For most of business hours in the Pacific Time zone, Tuesday saw the ca.gov domain shut down by the federal government. The problem stemmed from a DNS hack, which was sending traffic bound for several offices in the state government to pornographic sites, instead.
Sometime in September, the Marin County Transportation Authority discovered that the servers handling their traffic had been hacked and were linking all traffic going to the MCTA addresses to pornographic web sites. The problem was tracked down, over a period of 2 weeks to a single server owned by the company handling their DNS chores, StartLogic, Inc. After that, the domain name server was changed to state run DNS servers, under the ca.gov domain.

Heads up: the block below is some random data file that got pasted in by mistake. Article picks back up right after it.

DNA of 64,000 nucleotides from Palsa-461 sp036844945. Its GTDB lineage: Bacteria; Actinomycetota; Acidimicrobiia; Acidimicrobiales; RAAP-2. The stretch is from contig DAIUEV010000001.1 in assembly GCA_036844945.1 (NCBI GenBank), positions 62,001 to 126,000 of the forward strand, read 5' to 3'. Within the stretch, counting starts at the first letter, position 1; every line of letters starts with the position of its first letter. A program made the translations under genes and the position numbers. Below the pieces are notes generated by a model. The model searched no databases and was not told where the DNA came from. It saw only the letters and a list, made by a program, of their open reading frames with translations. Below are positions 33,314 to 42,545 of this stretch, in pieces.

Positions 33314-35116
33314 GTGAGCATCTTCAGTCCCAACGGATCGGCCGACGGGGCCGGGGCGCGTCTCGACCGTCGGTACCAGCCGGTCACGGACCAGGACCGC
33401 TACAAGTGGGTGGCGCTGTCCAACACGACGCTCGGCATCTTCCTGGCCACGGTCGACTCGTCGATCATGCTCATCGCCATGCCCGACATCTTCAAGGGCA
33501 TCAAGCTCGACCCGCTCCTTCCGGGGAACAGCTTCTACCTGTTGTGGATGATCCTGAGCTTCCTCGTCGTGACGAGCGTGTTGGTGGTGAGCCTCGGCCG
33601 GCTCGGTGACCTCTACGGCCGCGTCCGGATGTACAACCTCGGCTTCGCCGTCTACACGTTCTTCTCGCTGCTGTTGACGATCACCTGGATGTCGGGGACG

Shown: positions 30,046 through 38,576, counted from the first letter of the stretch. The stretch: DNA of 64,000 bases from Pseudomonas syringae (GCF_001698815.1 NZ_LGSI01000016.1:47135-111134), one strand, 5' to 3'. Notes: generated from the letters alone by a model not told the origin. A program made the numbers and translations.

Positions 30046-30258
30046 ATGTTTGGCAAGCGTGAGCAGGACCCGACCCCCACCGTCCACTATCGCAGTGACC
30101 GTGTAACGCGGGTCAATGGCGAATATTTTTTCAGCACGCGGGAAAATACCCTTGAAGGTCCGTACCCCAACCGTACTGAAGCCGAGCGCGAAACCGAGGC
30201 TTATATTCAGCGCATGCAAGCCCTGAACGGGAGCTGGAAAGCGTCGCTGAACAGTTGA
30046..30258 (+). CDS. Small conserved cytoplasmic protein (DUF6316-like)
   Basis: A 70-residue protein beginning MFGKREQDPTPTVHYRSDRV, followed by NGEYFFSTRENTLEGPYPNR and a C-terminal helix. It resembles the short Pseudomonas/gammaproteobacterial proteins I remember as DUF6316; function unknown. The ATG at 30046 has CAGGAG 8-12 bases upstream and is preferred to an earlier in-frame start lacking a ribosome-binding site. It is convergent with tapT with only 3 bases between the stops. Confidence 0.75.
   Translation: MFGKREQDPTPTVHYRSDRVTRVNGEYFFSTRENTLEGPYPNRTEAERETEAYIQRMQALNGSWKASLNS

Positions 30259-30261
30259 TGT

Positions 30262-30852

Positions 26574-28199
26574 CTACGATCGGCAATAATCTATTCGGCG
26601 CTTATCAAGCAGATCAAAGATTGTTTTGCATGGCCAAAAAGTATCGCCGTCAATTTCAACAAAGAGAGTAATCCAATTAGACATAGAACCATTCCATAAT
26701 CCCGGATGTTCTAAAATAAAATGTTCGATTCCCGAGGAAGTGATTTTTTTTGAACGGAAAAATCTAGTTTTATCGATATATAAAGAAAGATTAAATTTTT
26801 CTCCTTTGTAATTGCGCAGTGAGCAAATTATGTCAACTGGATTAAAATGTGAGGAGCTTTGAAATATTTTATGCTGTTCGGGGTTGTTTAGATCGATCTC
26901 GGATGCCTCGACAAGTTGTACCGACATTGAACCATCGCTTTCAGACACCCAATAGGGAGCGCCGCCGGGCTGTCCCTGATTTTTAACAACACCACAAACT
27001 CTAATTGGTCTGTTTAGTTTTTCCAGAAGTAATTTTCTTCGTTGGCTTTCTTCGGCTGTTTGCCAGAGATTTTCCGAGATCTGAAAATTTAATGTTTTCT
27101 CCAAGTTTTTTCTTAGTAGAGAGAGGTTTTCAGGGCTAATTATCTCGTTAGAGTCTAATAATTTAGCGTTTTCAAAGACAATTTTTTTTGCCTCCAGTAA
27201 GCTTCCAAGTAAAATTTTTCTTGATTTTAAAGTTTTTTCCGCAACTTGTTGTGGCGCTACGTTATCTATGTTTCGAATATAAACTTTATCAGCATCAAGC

Apparently enough people became aware of the difficulties, and thought that the change to the ca.gov domain might have placed the rest of the California government offices in a bad light, so the federal General Services Administration, who manages the entire .gov domain, decided to cut the ca.gov addresses completely out of the picture.
The IT personnel from the state immediately began work on assessing the entire situation, and proving to the federal administration that all was well. The ca.gov domain names were restored by 5:30pm on Tuesday.
[tags] California government domain addresses, ca.gov, pornographic web sites, misdirected traffic, hacked DNS, domain name service [/tags]